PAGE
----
The temple where Nichren wrote “On Establishing the Correct Teaching for the Peace of the Land”
Next to the cave where Nichiren set up his place of meditation, his disciple began the construction of Ankokuronkutsu-ji Temple. Afterwards, the temple became Ankokuron-ji Temple following the writing of the famous “On Establishing the Correct Teaching for the Peace of the Land” at the temple. When Nichiren was 38, he presented a treatise to the most influential figure in Japan, Tokiyori Hojo in which he said, “Believing other religions without embracing the Lotus Sutra will bring ruin to the nation”. This was the famous “On Establishing the Correct Teaching for the Peace of the Land”. It is said that he wrote the treatise in the cool and soundless Gohokutsu cave lit only by candlelight.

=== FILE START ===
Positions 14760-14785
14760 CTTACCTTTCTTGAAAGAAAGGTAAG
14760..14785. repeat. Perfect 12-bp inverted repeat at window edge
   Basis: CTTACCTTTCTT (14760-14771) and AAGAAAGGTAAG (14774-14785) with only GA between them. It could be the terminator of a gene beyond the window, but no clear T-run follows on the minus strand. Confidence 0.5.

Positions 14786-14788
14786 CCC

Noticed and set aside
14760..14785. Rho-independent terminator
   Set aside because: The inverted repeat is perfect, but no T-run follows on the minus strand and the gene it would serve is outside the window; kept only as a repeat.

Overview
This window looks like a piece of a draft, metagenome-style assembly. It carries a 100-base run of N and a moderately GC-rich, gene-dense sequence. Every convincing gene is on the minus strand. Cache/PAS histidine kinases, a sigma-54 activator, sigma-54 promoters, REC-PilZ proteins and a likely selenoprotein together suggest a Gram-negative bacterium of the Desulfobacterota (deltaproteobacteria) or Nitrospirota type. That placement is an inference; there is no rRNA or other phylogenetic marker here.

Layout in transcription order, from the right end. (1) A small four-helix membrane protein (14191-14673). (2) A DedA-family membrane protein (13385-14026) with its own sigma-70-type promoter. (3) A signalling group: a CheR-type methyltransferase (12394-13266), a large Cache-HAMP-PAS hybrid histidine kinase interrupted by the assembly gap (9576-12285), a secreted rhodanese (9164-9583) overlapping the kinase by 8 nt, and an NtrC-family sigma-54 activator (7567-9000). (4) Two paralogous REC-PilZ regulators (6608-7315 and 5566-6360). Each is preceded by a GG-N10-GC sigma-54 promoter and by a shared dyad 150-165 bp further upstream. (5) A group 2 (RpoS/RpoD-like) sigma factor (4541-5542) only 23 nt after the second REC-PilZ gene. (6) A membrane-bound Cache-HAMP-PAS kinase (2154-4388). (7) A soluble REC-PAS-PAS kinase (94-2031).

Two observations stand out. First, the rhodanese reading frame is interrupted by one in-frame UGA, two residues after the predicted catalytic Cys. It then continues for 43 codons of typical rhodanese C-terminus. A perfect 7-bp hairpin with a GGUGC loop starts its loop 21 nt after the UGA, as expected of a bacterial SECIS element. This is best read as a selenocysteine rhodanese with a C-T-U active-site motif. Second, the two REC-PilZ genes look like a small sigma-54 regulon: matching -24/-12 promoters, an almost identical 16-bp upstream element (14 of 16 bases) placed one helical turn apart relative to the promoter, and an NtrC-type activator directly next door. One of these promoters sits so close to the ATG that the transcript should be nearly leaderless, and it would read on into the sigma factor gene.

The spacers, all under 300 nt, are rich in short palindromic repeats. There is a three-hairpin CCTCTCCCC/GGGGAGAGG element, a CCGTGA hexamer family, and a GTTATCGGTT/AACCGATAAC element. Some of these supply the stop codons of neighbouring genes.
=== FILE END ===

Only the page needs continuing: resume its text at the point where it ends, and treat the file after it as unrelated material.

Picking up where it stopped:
A temple highly popular for its beautiful hydrangeas
Ankokuron-ji is highly popular for beautiful flowers all year round even in Kamakura. Many people visit for the peach, weeping cherry blossoms and hydrangea in early spring and for the changing colors in fall. From early June, the hydrangeas in full bloom are planted all over the temple grounds, and the path to the temple from the Sanmon gate, the area in front of the main hall and even at the Nanmenkutsu cave at the rear of the temple are surrounded by colorful hydrangeas. The unusual Myohozakura mountain cherry trees that have been designated as a Natural Monument have an age of 760 years. Even during the peak season, there are relatively few visitors so it is popular as a little-known spot. Early to mid-April is the best time to come. If you walk up the stone steps beside the Gohokutsu cave, you will reach Fujimidai, a sightseeing point where you can view the city of Kamakura, the seaside and even Mt. Fuji. Nichiren apparently read Buddhist scriptures from this point while facing Mt. Fuji. Ahead of Fujimidai, there is a mountain road among the thick forest. It’s said that whenever he felt besieged in his thatched hut, he would escape along that road and head into the back mountains.